The Twenty-First Century
Twenty-first century development in Clarendon largely has been concentrated in North Clarendon, near the intersection of U.S. Routes 7 and 103, at the Rutland-Southern Vermont Regional Airport, an adjacent industrial park, and the 2 megawatt (MW) Clarendon Solar Farm.
Just south of Rutland Town and the City of Rutland in North Clarendon, the town also has seen new development with the growth of retail businesses along U.S. Route 7. The village of North Clarendon remains the unofficial town center with the location of the Elementary School, Community Center, Fire Station, Library and Post Office and has been identified as a potential area for Village Center Designation.
The hamlet of Clarendon Springs has the potential for low impact commercial development which could be aided through a Village Center Designation as well. Chippenhook and the Suzie Peak area remains a small hamlet in the south west corner of Clarendon, situated on the floor of a beautiful glaciated valley surrounded by valued high peak areas. This area provides rich historical and recreational value as well as continuing the tradition of agriculture in the town. Suzie Peak Conservation Area borders with the town of Ira and represents a significant asset for the town of Clarendon.
With this rich historical, natural, and architectural legacy, Clarendon offers a variety of insights into a pace of life from the Route 7 limited access highway, which routes traffic through town to commercial centers and rural agricultural and residential areas. The Town also is interested in adding to its rich historical, natural and architectural legacy by increasing its recreational, conservation and historic resources.
The Southern Vermont Regional Airport is a significant feature in the town. Future airport growth will depend on the continued evaluation of airport design standards to accommodate a more demanding aircraft fleet mix and increased safety and reliability as an airport service area for the central and Southern regions of the state of Vermont.
Agriculture is still an important economic sector in the town of Clarendon. However, the economics of farming in recent years have caused many of Clarendon’s farm businesses tomake major production decisions which have typically included change in farm size, adoption of new technologies, and new marketing initiatives. Shifting economic and workforce conditions, such as the decline in the number of dairy farms, has freed up good land for other agriculture ventures, such as orchards, vegetables, beef, pork and maple.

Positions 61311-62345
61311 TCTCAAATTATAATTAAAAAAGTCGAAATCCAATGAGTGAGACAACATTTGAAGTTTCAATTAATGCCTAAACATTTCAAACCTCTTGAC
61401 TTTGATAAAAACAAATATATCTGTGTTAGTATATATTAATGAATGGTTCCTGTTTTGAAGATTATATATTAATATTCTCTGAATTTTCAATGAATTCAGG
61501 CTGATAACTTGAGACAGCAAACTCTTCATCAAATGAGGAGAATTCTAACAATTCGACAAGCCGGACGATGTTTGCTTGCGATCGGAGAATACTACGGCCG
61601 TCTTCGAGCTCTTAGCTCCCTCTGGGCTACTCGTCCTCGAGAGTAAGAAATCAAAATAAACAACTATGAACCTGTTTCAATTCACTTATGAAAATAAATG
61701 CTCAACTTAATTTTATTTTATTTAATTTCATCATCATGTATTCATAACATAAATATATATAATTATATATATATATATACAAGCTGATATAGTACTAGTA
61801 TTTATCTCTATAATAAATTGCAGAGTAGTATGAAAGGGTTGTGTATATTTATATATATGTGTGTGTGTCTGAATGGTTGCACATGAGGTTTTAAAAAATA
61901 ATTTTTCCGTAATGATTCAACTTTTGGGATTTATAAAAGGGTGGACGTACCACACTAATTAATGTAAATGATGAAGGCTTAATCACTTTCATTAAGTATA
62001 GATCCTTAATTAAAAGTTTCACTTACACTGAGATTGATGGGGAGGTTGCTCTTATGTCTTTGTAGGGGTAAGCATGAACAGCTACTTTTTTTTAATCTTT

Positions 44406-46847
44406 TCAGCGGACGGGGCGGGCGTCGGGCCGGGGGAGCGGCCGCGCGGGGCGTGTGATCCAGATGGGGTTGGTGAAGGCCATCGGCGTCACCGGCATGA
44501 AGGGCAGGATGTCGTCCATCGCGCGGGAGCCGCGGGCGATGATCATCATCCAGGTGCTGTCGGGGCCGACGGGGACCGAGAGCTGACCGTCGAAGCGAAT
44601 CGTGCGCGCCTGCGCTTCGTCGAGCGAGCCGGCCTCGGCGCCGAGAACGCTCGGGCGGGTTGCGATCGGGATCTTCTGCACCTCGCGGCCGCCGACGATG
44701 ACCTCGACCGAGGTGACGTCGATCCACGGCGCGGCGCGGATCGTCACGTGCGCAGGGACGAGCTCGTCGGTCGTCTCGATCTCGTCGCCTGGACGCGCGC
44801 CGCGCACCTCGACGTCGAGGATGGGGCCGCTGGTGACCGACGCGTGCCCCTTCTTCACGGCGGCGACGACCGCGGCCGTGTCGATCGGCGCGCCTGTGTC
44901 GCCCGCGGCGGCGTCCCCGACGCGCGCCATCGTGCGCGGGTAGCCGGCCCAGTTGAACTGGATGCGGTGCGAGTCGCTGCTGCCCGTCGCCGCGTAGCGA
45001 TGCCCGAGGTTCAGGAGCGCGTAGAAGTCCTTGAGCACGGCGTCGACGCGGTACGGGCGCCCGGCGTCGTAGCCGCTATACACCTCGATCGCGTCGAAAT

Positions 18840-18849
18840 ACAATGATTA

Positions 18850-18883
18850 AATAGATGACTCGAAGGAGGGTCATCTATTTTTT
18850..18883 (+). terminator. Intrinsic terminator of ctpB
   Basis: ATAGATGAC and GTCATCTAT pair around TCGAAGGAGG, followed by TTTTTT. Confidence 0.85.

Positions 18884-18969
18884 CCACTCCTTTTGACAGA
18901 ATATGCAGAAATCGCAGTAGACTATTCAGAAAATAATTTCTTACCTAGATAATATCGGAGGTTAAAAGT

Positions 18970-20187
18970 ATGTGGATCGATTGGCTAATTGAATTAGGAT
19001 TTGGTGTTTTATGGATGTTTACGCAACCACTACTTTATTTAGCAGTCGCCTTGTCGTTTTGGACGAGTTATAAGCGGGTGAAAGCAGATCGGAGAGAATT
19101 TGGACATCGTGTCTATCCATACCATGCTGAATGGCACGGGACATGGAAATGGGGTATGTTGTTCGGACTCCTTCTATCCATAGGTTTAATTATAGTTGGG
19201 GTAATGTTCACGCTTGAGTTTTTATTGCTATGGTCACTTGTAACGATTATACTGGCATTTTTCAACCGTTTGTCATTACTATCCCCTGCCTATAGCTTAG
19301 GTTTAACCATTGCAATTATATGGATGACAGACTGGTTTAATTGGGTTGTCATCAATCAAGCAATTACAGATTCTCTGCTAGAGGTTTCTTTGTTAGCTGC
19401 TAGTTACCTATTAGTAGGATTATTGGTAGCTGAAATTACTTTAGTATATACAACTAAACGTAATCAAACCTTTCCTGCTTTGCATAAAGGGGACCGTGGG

Home-based and small sole proprietor businesses have become increasingly prevalent in the town. These types of business represent opportunities for businesses which can then grow to have a positive economic benefit to the Town in the form of increased tax revenue and employment opportunities.
Meanwhile, although the population of Clarendon is growing, overall the population is aging and households are becoming smaller as a result. As reflected in the Town Survey and in public forums, residents fear that the town suffers from a reputation of being anti-business due to a lack of specific economic goals for growth. Recent applications for businesses to use existing infrastructure have met resistance due to a lack of a clear community standard regarding development in the town.
It is a goal of the Clarendon Town Plan to support application for Village Center designations. Village Center designations are an important tool that can be utilized to protect and enhance the characteristics of areas valued by the community. Clarendon, like other Vermont communities, needs to actively manage economic growth to ensure the future of its tax base and quality of life. Economic growth should be targeted for certain areas of the town and discouraged in others to promote a vibrant village center, maximize existing infrastructure, utilize multi-modal transportation mean, and preserve the rural, working and forest lands that surround the town.